“What is cyber resiliency?” is the question that started off HiveWatch’s latest webinar, “Building Cyber Resiliency in a Physical World.”
For panelist Gary Gooden, Former VP of IT for Relativity Space, his answer was simple: “The ability for an organization to continue its operational cadence irrespective of a threat.” That is, whether a company can keep operating despite being under attack.
But there were a lot more key takeaways from the critical discussion around the role that cyber resiliency plays across an organization – and how it can benefit physical security, as well. For the TL;DR, here are four considerations around cyber resiliency for your security program:
It's all security.
Ryan Schonfeld, Founder & CEO of HiveWatch, pointed out that a trend that’s occurring in organizations now involves looking at security not as “physical” or “cyber” but as a singular, holistic frame of reference. “Within the organization, there is a shift in reporting structures,” he said. “Traditionally, security has either reported to facilities, finance, people, or legal, and now it’s shifting toward reporting into the CTO, CISO, or CIO, building a true security organization.”
Jim Rinaldi, Executive Director at Innovate@UCLA and former CIO for NASA Jet Propulsion Laboratories, the Food and Drug Administration, and the Internal Revenue Service, said that an emerging trend that he’s seeing is the combination of physical and cyber leadership into a Chief Security Officer. The CSO sits on the C-suite and the focus is to break down the silos that naturally occur between the two departments.
However, “changing where someone reports doesn’t fully promote the collaboration that needs to happen between the two; it still takes a lot of hard work and collaboration, no matter how the organization is structured,” he said.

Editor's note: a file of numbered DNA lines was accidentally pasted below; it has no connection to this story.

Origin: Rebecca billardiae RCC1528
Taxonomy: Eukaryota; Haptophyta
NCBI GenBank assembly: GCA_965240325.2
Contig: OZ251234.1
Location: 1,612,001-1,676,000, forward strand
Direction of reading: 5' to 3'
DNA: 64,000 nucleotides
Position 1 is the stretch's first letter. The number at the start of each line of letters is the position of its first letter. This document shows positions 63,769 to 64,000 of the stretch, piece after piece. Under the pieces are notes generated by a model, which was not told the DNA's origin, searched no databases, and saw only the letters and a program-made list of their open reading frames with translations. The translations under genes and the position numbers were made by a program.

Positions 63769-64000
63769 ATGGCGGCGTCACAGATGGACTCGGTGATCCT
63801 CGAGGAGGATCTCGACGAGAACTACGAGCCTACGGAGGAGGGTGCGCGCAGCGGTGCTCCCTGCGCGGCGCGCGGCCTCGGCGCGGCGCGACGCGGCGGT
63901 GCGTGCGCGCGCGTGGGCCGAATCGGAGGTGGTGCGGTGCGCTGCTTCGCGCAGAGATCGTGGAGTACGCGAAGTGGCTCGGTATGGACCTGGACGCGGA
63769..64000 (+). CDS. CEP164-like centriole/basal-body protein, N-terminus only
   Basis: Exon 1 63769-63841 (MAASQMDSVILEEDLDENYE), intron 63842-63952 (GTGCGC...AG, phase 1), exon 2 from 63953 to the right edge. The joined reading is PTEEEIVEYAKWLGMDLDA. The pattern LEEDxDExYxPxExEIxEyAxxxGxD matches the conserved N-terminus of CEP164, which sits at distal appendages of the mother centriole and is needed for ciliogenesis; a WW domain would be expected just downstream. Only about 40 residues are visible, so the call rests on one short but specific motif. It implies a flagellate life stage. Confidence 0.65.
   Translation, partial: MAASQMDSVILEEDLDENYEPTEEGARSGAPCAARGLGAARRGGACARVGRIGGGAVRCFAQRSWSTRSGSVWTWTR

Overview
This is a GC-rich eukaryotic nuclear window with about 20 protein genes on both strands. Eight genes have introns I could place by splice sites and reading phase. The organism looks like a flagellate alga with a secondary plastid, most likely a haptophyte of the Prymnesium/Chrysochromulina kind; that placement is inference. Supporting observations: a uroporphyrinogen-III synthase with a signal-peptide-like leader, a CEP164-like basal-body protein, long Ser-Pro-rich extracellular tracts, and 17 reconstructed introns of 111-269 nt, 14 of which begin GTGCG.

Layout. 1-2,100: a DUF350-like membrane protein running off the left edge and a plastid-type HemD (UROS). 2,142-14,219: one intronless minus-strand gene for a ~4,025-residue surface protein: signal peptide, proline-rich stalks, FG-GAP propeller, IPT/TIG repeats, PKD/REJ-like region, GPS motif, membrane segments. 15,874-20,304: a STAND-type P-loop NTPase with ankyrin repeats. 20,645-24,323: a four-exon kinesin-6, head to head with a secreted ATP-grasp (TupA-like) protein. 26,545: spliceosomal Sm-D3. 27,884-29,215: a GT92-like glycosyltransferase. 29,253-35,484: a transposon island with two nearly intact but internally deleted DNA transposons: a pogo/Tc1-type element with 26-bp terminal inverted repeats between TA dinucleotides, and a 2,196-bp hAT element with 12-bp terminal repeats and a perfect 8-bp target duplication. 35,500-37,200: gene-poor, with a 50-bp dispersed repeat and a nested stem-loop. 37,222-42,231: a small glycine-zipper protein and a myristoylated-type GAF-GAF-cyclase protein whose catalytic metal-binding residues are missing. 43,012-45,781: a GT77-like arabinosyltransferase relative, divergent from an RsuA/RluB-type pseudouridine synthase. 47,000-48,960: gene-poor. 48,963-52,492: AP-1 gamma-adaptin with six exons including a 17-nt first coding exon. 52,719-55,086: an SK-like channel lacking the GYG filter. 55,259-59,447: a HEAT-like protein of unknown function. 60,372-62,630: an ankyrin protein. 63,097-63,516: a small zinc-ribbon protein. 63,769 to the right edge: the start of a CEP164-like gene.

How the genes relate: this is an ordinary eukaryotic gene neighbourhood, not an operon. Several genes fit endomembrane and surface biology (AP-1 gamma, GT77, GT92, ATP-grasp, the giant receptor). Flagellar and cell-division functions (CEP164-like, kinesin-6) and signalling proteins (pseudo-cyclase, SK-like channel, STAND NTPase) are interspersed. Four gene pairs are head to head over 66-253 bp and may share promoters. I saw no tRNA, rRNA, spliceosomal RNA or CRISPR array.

Henry Park, Founder & CEO of 3GC Group, agreed, “What I love about talking about cyber resiliency is the goal of breaking down silos between departments that are not collaborating effectively to protect the organization from threats.”
The importance of this shift is toward ensuring that the technology being implemented across the organization is visible, configured properly to keep the network safe, and able to meet the needs of the business.
When businesses view resiliency as a business goal and operate within certain risk factors, the level of collaboration is elevated to include multiple stakeholders at varying levels all with the same goal of protection of both logical and physical assets.
Gary pointed out that culture plays a large role in whether organizations view security as a holistic practice, or in separate silos. “Companies with long-established silos will have a harder time viewing security as a whole. Change is dependent on the company culture and the sector,” he said. “Sectors that are more mature might be less willing to change at a fast rate – such as healthcare – as opposed to sectors that are more nimble.”
Know the risk.
It’s no surprise that risk is a common denominator on both sides of the aisle. Whether you’re on a physical or cyber security team (or a combination of both), the center of the conversation should be around risk tolerance, assessment, and mitigation.
“You have to look at internal threats, as well as the external things that can affect your business,” Jim said. Creating a baseline becomes imperative for an organization to determine risk tolerance and how leaders think of risk from a business perspective. Panelists agreed that so much of addressing risk across an organization is dependent on its “risk appetite”.